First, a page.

CD/DVD Review: Triumph - Live at Sweden Rock Festival

Triumph – Live at Sweden Rock Festival
Metal Works/Universal
All Access Rating: B-
Triumph - Live at Sweden Rock Festival 2012
That other power trio from Canada, Triumph was never flashy or flamboyant. A band of the people that often found itself a punching bag for hostile critics who characterized their meat-and-potatoes hard rock as bland and uninteresting as drywall, the threesome of guitarist/vocalist Rik Emmett, bassist/keyboardist Mike Levine and drummer/vocalist Gil Moore began life in 1975 in an abandoned Toronto- area bowling alley. 
Uncomfortable with being tagged as the white knights of heavy metal, they preferred to be known as a straightforward hard-rock outfit whose tastes gravitated toward simple, heartfelt melodies and big, uplifting anthems. And that’s the way they went out, dying with their boots on, for all intents and purposes, when Emmett, an honest-to-goodness guitar hero, departed in 1988 – although Moore and Levine valiantly kept Triumph going well into 1993, before the disheartening dissolution of their label, Polygram Records, left them with little reason to continue. Dormant for years, the men of Triumph reunited briefly in 2008, not long after being inducted into the Canadian Music Hall of Fame. Shaking off the rust, they returned to the stage in June of that year – at the Sweden Rock Festival of all events, having never played the Nordic country, even during their 1970s and 1980s heyday, when all of their records seemed to go gold.
Released in 2012, coinciding with the arrival of fall, this CD/DVD package documents an inspired and solid, if sporadically flat and listless, performance that makes one wonder if they actually could have endured a full-blown, continent-traversing tour. Sagging noticeably when Triumph wanders aimlessly through the interminably dreamy, Yes-like labyrinth of “Blinding Light Show/Moon Child” and loses its momentum in an overly fussy, unsatisfying “Never Surrender” and a much too delicate “Magic Power,” the “Live at Sweden Rock Festival” set is buoyed by the sinewy, hard-charging “Rock and Roll Machine,” and “Allied Forces,” among other rougher cuts. As tough as longshoremen and just as vigorous, gnarly rockers like Triumph’s grinding cover of Joe Walsh’s “Rocky Mountain Way” – which features an extraordinary, fret-scorching showdown between Emmett and guitar partner Dave Dunlop – and “When the Lights Go Down” are downright nasty, while a particularly muscular “Lay it on the Line” and the glorious showstopper “Fight the Good Fight,” perhaps the greatest motivational speech ever disguised as a classic-rock anthem, make you want to run through a wall.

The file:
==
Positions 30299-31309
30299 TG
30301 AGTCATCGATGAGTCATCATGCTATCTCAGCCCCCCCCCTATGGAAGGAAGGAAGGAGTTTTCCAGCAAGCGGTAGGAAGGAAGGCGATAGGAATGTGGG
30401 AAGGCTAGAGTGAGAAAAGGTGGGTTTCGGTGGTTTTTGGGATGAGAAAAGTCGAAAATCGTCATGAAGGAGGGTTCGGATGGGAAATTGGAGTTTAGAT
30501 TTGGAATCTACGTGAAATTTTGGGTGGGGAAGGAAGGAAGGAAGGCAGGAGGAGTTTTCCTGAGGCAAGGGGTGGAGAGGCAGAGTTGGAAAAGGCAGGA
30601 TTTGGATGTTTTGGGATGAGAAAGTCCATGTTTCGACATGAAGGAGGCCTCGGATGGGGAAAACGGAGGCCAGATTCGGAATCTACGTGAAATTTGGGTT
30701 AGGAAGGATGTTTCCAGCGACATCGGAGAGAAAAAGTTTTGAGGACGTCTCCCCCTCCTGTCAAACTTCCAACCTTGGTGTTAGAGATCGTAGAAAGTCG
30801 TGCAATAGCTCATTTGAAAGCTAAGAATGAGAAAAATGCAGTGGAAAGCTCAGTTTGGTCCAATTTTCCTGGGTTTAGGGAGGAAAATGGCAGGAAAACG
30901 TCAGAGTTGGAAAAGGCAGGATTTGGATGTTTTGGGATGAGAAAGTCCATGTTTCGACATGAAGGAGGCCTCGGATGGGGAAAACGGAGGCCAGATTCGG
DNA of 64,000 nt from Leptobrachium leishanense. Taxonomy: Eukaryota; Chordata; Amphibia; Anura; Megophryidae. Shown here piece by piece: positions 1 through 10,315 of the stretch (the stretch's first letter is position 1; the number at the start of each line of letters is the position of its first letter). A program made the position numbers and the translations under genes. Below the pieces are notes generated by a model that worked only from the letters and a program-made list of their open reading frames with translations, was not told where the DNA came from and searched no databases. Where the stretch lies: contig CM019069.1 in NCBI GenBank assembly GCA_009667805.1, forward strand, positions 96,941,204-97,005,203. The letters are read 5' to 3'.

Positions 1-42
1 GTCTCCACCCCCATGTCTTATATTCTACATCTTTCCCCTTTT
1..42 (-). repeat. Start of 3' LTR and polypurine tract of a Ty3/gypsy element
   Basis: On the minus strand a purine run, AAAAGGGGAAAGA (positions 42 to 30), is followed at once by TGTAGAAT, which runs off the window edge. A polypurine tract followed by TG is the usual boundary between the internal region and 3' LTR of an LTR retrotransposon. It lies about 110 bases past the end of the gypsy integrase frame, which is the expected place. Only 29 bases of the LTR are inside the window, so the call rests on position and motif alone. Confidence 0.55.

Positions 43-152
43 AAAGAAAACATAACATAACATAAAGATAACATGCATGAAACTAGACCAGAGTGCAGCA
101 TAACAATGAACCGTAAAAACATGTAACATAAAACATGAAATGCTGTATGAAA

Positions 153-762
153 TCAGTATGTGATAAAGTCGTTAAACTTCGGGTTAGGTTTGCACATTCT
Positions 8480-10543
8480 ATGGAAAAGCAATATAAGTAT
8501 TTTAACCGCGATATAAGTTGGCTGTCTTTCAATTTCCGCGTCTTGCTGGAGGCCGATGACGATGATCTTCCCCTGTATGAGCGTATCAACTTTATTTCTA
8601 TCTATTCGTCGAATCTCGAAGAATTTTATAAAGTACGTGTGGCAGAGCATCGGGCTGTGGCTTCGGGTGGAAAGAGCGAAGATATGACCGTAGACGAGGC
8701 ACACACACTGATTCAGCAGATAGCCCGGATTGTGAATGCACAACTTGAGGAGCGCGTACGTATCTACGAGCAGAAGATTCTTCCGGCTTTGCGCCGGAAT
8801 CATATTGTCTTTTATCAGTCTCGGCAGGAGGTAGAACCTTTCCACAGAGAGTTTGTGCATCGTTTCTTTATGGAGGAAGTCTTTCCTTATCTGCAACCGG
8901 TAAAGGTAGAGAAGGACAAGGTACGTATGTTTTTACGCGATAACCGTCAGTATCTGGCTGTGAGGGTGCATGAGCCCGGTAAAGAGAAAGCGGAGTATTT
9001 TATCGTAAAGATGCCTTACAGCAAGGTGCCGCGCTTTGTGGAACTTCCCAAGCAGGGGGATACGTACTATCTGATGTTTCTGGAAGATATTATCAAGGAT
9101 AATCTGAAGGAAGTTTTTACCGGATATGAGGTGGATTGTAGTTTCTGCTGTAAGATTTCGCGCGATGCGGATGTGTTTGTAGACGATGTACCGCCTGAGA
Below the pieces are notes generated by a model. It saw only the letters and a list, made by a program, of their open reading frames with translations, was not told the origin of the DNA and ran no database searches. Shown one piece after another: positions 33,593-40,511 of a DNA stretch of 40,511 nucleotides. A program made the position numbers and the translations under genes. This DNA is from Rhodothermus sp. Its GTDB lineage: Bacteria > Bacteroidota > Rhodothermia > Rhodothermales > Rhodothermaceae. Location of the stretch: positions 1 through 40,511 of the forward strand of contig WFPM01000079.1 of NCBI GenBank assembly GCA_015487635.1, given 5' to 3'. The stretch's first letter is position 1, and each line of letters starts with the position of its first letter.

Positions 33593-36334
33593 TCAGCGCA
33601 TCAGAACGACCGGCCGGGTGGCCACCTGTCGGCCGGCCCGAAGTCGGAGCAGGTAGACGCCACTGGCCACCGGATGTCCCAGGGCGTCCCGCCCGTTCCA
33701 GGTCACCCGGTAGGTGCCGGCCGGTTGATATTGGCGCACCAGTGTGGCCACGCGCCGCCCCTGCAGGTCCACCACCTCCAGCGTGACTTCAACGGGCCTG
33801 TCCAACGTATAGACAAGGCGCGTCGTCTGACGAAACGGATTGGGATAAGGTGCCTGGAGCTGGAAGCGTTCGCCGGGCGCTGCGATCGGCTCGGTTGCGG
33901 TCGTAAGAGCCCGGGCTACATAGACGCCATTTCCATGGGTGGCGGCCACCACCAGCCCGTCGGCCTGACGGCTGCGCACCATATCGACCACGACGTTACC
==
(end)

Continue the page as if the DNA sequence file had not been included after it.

Given ample opportunity to stretch out and solo like demons, while also delivering tightly wound twin-guitar leads that are well-executed, Emmett and Dunlop prove a formidable tandem, and their dexterity, finesse and rugged riffing are worth the price of admission. The DVD half of this set, however, is not; in fact, it’s damaging to overall impressions of the release. On screen, Triumph displays inconsistent chemistry and is ... well, rather dull, even as flash pots are set off to please a crowd that seems genuinely excited to see their heroes – possibly for the first time ever. And the press conference included on the DVD has such poor sound and is shot at such a terrible camera angles that it adds little to the experience. Still, this could very well be Triumph's last voyage, and if it is, it’s not a bad send-off. Still, some of that magic power they once possessed seems to have gone away.
      - Peter Lindblad

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